Guitar Tone Words: “Fizzy” what is fizzy? Travis summed it up as: "If you cranked up the highest frequency on a parametric EQ, it will typically generate “Fizz”. Some pre-amp distortion can sound fizzy as well. 'Think JCM 800'."  We’ve also found that if your amp has a bright switch, it will make a lot of dirt pedals sound fizzy. This isn’t the case all of the time – but most of the time we have created that fizz sound by playing with some high-end frequencies in conjunction with dirt pedals.

Humbuckers: Brian wants some new humbuckers for his Les Paul. Although he has a setoff hand wound pickups from Mr. Seymour Duncan himself!!! – he still hasn’t installed them yet. Why do I have a feeling that I will be installing these in his Les Paul in the future? Travis mentioned that he has heard rave reviews about the Joe Bonamassa signature pickups. I’ve checked them out – I hate to admit how good they sound.

If you would like us to talk about a specific topic on the podcast - please email us at This email address is being protected from spambots. You need JavaScript enabled to view it.. Thanks for reading!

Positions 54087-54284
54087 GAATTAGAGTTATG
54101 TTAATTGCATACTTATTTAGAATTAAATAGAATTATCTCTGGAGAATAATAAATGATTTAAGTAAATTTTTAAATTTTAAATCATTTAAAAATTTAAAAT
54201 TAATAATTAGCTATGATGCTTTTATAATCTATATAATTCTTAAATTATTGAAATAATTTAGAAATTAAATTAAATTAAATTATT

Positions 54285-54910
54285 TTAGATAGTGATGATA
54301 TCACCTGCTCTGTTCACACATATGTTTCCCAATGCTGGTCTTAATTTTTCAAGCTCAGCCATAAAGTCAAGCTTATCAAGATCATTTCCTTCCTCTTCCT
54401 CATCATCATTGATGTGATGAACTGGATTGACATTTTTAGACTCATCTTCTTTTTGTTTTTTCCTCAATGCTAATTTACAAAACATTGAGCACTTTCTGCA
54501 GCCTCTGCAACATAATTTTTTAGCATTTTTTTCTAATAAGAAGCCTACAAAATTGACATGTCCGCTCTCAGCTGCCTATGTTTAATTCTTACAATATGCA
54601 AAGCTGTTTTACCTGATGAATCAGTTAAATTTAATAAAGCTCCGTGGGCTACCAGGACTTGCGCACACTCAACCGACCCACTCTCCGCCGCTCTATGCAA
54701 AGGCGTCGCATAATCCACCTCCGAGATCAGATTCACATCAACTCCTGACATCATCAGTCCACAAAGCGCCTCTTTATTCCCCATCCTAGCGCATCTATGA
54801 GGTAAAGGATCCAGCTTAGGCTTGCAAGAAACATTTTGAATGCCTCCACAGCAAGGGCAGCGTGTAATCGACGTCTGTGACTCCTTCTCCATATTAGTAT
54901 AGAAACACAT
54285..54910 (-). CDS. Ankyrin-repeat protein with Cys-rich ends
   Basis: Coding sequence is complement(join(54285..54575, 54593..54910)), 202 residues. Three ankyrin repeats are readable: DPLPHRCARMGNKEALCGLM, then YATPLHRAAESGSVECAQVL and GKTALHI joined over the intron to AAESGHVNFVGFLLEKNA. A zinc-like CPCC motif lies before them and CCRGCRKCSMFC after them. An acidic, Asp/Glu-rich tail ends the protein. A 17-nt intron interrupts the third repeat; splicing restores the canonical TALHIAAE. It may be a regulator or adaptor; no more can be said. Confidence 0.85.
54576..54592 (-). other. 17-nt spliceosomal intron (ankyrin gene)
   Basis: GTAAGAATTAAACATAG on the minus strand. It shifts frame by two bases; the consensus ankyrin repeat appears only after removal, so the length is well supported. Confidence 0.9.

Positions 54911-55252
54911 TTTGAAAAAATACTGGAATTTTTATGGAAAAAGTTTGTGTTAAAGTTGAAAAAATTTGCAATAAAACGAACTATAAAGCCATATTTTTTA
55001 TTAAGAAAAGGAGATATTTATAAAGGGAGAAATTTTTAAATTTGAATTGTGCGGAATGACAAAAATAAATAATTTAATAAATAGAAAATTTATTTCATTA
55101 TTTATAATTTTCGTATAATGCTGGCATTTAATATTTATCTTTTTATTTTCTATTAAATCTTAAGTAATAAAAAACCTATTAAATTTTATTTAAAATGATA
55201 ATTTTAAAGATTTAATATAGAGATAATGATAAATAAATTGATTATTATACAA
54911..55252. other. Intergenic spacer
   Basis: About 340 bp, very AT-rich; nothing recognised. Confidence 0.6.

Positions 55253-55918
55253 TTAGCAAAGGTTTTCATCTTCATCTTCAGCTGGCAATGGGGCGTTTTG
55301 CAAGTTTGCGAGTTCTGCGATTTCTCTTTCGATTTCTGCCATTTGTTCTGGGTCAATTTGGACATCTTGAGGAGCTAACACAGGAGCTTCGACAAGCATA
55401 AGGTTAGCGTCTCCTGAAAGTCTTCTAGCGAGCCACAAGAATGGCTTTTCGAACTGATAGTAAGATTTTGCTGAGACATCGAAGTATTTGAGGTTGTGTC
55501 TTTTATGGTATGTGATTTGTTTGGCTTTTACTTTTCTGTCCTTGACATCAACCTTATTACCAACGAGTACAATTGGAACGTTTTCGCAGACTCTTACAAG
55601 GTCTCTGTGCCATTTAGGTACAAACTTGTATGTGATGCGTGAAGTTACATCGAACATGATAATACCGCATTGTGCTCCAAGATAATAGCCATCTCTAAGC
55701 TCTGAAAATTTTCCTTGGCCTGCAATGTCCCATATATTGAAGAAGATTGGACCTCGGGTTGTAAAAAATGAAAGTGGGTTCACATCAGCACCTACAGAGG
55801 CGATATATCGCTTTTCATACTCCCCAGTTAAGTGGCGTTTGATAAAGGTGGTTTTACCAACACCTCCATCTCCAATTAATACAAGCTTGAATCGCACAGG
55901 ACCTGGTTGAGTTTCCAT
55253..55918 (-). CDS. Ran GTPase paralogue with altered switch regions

Buzz Words!

Happy New Year Tone Chasers. It has been a minute since I posted last. Between the holidays and with NAMM 2015 in less than 2 weeks - we have been keeping busy on new stuff to bring to you in 2015!

Recently I received an email asking me if I could define some buzz words that get thrown around a lot in the industry. A lot of the buzz words out there can be a silly/confusing at times but I guess it does go with the territory of guitar geek talk vernacular. Over time they just become a part of what you hear in different pieces of gear. On my honey moon back in October my wife and I went on the Bourbon Trail through Kentucky sampling bourbons. (Would you expect anything else??) The person leading the bourbon tasting would throw around buzz words too like "Oaky". What does "Oakey"taste like - I have never chewed a piece of oak. But without hesitation many of us new exactly what they meant. Guitar tone buzz words - are often used in the same way. While there are ton of buzz words out there - these are 6 of my favorites.